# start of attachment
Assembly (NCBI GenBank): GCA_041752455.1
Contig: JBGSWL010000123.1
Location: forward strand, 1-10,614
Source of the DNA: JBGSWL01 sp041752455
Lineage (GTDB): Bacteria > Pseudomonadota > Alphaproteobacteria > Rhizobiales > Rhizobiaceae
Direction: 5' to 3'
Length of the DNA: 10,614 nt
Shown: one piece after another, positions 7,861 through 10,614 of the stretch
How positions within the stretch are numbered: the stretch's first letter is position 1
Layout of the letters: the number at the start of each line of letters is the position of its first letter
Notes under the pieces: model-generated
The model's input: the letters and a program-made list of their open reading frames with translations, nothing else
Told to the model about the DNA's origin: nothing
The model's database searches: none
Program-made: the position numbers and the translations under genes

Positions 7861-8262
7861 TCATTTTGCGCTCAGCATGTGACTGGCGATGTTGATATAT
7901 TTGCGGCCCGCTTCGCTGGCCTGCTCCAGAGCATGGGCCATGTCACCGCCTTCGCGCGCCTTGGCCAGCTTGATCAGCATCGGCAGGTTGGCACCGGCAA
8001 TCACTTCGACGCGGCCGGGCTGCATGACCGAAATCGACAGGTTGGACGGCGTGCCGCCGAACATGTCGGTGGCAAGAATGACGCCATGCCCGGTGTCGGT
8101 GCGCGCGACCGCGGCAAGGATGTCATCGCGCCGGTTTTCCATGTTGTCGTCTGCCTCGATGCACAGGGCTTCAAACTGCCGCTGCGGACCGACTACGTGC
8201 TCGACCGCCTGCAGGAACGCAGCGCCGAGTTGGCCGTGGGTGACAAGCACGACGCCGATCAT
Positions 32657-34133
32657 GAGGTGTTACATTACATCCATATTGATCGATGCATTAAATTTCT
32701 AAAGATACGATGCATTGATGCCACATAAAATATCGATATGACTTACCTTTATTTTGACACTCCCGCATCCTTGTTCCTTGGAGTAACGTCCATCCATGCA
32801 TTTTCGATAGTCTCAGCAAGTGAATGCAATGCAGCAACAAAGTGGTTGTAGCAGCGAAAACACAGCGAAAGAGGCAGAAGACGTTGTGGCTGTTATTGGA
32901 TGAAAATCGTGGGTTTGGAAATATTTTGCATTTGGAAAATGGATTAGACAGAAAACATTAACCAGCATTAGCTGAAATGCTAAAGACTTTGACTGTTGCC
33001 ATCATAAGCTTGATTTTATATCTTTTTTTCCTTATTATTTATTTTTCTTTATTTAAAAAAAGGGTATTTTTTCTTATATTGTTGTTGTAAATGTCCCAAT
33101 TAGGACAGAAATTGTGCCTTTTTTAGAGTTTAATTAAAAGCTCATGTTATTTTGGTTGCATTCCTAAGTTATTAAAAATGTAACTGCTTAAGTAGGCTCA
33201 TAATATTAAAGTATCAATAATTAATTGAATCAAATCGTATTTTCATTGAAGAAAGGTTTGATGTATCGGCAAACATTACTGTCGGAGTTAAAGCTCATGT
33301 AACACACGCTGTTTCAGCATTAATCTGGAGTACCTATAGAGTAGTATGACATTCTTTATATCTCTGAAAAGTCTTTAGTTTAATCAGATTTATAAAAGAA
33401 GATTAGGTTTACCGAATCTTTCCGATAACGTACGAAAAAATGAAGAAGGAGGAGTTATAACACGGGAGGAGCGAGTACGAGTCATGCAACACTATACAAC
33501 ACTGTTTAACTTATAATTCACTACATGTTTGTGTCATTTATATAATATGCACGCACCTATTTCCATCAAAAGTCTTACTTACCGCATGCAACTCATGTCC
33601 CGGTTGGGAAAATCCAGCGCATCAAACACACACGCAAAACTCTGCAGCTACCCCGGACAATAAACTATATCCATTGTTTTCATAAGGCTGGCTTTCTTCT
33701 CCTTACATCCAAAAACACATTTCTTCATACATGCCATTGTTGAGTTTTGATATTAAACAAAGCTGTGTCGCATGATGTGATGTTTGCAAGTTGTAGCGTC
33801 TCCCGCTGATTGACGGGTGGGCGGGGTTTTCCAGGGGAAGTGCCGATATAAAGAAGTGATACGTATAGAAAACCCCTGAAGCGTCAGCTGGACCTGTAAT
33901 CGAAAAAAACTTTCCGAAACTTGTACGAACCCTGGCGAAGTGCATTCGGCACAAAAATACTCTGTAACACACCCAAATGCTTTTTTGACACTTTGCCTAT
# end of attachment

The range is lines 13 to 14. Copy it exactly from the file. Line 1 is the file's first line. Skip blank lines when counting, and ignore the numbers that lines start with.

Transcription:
Told to the model about the DNA's origin: nothing
The model's database searches: none